almost six control points are needed. To get the maximum performances by a real system it
is suitable to use a high number of points. Experimental tests have shown that about 30-40
points were enough for the utilised system.

Once the system has been calibrated, given a couple of point projections, it is possible to
estimate the 3D coordinates calculating the pseudo inverse of the projection matrix. This
latter is constituted of the calibration parameters taken from a couple of equations like the
*(2) for each camera c [14]. From equation (2) an expression in the form*

*A*_{2}_{c}_{×}_{3}⋅* W* =

*b*

_{2}

_{c}_{×}

_{1}(3)

*can be derived. Equation (3) can be solved by the inversion of matrix A in the sense of least*
**squared errors in order to find the unknown W vector.**

It sould be noticed that the explained calibration model does consider translation, rotation, scale and perspective projection of a point in 3D space from/to one or more view planes, but it does not consider other effects which may introduce even a high degree of uncertainty, such as optical aberrations, lack of a suitable lighting and focus.

The application of this analytical model does not depend on the relative position between the camera and the observed system.

To achieve more general results, no further mathematical correction has been applied in
experimental tests beside the Stereo Vision algorithm. In order to reduce the effect of
optical aberration, the described algorithm has been applied with the fragmentation of the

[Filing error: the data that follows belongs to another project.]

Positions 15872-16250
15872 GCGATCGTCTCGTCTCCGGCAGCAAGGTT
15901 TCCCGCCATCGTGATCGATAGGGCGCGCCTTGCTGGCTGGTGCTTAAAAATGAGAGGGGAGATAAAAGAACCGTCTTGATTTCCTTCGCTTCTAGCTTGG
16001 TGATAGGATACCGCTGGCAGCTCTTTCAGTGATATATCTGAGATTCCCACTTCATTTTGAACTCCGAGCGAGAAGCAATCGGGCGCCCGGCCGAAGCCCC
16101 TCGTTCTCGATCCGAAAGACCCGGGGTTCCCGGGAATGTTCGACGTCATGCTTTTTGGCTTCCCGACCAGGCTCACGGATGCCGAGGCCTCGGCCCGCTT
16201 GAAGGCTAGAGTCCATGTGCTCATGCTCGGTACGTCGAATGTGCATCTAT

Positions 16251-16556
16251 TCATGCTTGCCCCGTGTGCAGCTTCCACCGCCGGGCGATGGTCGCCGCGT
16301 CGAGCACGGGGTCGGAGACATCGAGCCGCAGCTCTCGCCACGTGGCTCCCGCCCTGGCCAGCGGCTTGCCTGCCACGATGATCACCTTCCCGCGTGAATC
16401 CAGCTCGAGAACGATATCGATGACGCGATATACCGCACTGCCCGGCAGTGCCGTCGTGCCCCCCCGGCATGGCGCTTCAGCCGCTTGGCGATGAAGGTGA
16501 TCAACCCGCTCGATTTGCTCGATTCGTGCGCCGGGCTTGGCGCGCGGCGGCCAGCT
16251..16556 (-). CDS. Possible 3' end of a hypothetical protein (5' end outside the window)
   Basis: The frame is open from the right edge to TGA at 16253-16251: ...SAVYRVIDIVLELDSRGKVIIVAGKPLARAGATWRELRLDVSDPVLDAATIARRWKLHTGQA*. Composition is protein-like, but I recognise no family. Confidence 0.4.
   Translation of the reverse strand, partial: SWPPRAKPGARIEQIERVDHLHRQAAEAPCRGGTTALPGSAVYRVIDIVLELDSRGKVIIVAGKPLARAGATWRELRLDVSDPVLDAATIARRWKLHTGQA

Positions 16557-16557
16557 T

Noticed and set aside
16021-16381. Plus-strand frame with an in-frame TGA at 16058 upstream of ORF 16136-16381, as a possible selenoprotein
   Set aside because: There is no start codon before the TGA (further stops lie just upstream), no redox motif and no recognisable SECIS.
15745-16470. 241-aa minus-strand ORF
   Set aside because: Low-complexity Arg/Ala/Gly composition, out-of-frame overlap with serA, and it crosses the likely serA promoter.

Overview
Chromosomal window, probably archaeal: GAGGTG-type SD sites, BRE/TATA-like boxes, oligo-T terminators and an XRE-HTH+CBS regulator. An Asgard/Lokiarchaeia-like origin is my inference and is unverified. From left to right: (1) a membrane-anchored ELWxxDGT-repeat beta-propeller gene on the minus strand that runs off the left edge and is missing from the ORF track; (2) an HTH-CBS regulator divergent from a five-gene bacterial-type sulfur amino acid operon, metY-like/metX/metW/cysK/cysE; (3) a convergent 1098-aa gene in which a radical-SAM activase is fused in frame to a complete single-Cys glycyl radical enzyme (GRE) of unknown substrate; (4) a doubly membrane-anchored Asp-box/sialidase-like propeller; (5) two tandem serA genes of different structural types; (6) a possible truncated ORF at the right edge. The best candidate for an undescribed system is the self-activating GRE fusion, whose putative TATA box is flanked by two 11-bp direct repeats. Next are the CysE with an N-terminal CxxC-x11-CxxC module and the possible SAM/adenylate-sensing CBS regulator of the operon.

working space in smaller volumes and performing a different calibration on each of them.
Different configurations have been tested. The configuration which provides the lowest
error (e. g. the Euclidean distance between the measured and the real point), was achieved
*when the three measured coordinates had the same accuracy. The best condition is with the*
camera optical axes perpendicular to each other.

In the case of two cameras forming an angle of about 75°, perpendicular to the Z axis and symmetrical with respect to the XZ plane, the accuracy on X coordinates were about half of the Y coordinates and about one third of the Z ones.

3. THE ALGORITHM

For the application of this algorithm, the following items are required:

− compensation of errors which can be approximated by a function of higher order than the calibration model or the trajectory form;

*− knowledge about the real trajectory (e. g. if it is really a straight line or a curve);*

otherwise the result of interpolation is to improve some trajectory parts and to worsen others.

The algorithm can be summarised in the following steps: